Table Rock, located in the inner Piedmont belt, is just south of the Mountain Bridge Wilderness and Recreation Area, including Caesars Head and Jones Gap, both of which share a similar geologic history.

Table Rock Mountain. Wikimedia Commons.

(Greenville County). Table Rock is a small mountain that rises dramatically above the surrounding landscape northwest of Greenville. It rises to 3,197 feet above sea level with a relatively broad summit shaped like a table, a characteristic that is said to have inspired the name given to it by Native Americans of the region long ago. Table Rock, located in the inner Piedmont belt, is just south of the Mountain Bridge Wilderness and Recreation Area, including Caesars Head and Jones Gap, both of which share a similar geologic history.

Like Caesars Head and Sassafras Mountain, Table Rock formed through the process of plate tectonics. Geologists believe that a continental fragment or island arc moved, as one plate slid under another, and then collided with ancient North America during the Ordovician period about 430 million years ago. The force of this collision generated heat and produced magma. This formed a large batholith miles underground that later cooled and hardened to form granite. Today the exposed rock of this batholith is found from Virginia to Alabama. During later collisions in the Devonian and Pennsylvanian to Permian periods, this granite was squeezed and reheated in a metamorphic process that turned the granite into a metagranite, or granitic gneiss. Over millions of years the land was uplifted, the ancient mountains eroded, and so the intrusive igneous rock of Table Rock was exposed at the surface.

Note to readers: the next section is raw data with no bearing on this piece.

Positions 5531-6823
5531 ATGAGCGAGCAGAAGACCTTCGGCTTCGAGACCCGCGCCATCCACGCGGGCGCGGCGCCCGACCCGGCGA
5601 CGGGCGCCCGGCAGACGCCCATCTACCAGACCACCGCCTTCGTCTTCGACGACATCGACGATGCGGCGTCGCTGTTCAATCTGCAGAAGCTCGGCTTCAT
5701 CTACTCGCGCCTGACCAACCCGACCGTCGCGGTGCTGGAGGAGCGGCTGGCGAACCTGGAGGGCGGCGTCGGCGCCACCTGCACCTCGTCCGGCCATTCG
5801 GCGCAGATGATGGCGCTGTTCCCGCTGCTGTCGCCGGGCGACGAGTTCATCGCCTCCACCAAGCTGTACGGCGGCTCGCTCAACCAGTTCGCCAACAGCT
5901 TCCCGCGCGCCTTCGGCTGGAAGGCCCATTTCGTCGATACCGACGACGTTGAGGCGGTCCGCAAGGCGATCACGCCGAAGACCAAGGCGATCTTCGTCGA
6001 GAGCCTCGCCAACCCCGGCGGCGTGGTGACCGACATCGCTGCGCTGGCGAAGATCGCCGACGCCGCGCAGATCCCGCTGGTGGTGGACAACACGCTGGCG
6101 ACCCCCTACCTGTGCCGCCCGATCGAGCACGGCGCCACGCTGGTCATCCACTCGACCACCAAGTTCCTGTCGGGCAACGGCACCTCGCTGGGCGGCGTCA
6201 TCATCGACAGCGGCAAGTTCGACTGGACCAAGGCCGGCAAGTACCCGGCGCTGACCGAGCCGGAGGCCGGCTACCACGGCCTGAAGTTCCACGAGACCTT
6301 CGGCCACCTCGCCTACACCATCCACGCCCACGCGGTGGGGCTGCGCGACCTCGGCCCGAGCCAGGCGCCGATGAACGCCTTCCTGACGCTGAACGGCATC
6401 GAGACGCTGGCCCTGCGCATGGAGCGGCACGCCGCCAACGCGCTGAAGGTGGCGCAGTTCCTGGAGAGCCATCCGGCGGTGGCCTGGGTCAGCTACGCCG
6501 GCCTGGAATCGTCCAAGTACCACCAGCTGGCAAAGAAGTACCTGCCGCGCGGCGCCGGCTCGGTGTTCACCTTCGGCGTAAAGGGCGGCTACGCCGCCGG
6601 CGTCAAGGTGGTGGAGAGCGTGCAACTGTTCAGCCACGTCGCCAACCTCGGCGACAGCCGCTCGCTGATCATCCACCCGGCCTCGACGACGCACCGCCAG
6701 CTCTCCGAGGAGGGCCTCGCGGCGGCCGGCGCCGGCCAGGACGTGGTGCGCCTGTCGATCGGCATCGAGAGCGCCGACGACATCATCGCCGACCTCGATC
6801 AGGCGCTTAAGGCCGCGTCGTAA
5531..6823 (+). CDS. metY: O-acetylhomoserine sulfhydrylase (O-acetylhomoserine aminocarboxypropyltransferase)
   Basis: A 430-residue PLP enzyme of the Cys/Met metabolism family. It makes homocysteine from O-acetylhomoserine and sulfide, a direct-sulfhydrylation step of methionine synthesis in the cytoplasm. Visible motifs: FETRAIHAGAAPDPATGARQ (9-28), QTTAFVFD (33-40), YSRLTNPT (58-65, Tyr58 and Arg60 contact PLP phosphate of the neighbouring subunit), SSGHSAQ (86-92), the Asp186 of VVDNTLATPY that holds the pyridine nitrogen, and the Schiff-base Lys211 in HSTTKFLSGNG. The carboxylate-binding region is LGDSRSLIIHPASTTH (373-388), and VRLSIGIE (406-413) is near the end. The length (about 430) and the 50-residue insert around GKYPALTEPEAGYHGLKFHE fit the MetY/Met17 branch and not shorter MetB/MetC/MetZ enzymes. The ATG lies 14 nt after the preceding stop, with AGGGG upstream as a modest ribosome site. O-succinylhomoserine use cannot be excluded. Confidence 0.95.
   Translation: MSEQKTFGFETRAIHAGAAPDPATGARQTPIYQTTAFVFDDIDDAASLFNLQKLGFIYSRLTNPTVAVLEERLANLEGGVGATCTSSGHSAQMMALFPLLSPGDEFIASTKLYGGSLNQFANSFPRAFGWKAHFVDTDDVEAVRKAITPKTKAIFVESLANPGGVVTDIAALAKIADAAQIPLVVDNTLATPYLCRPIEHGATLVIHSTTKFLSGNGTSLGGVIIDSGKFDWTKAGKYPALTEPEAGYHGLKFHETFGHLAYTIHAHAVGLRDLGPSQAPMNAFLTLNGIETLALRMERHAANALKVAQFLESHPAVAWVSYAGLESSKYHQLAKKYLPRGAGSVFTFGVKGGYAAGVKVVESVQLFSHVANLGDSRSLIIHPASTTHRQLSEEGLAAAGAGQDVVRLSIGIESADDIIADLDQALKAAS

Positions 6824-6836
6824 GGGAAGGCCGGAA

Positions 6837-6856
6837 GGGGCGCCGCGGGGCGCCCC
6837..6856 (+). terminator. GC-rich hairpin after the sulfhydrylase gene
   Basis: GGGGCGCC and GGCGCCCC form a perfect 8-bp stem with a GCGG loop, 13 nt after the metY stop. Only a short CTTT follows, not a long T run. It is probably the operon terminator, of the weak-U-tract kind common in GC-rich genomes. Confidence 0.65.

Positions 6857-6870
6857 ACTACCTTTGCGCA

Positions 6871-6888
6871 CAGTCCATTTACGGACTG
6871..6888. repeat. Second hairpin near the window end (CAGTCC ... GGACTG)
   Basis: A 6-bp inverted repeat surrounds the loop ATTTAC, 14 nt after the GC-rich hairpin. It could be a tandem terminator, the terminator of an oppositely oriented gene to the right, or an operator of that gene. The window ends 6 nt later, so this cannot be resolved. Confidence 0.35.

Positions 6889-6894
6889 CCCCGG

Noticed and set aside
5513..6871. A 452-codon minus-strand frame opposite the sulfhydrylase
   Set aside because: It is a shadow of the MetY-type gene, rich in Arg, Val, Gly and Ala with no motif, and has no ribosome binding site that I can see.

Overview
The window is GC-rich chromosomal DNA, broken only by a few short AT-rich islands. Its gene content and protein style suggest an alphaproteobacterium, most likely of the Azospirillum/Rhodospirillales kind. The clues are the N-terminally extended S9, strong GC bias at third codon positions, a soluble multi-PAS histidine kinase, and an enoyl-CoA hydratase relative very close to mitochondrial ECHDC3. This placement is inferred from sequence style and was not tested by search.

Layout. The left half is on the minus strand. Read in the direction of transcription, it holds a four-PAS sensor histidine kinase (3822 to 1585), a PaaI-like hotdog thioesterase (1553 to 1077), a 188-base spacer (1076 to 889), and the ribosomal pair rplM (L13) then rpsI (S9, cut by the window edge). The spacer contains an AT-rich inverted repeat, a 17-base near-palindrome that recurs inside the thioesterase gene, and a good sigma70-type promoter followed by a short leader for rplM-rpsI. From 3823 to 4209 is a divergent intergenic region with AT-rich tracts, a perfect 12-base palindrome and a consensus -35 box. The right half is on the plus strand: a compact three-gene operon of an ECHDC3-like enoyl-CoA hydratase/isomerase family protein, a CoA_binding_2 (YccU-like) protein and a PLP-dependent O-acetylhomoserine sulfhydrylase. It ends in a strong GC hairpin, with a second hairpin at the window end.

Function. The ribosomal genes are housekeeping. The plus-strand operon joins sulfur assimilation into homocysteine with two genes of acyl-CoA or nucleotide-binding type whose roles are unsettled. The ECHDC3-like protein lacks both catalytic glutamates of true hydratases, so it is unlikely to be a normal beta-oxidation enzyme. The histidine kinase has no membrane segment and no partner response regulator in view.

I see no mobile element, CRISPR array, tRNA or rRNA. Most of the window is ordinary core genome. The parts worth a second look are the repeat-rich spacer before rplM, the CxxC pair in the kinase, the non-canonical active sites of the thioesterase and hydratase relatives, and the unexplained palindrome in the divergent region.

At the base of Table Rock and visible along the trails at Table Rock State Park lies another interesting rock, amphibolite, which is metamorphic basalt derived from the ocean crust that was also emplaced during collision. These amphibolite schists and metavolcanics of the surrounding area have eroded faster than the harder metagranite of Table Rock, and so it has weathered to form an isolated hill called a monadnock.

Kovacik, Charles F., and John J. Winberry. South Carolina: The Making of a Landscape. 1987. Reprint, Columbia: University of South Carolina Press, 1989.

Murphy, Carolyn H. Carolina Rocks! The Geology of South Carolina. Orange- burg, S.C.: Sandlapper, 1995.

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Citation Information

The following information is provided for citations.

  • Article Title Table Rock
  • Author Carolyn H. Murphy
  • Website Name South Carolina Encyclopedia
  • URL http://www.scencyclopedia.org/sce/entries/table-rock/
  • Access Date February 21, 2017
  • Publisher University of South Carolina, Institute for Southern Studies
  • Original Published Date June 28, 2016
  • Date of Last Update October 26, 2016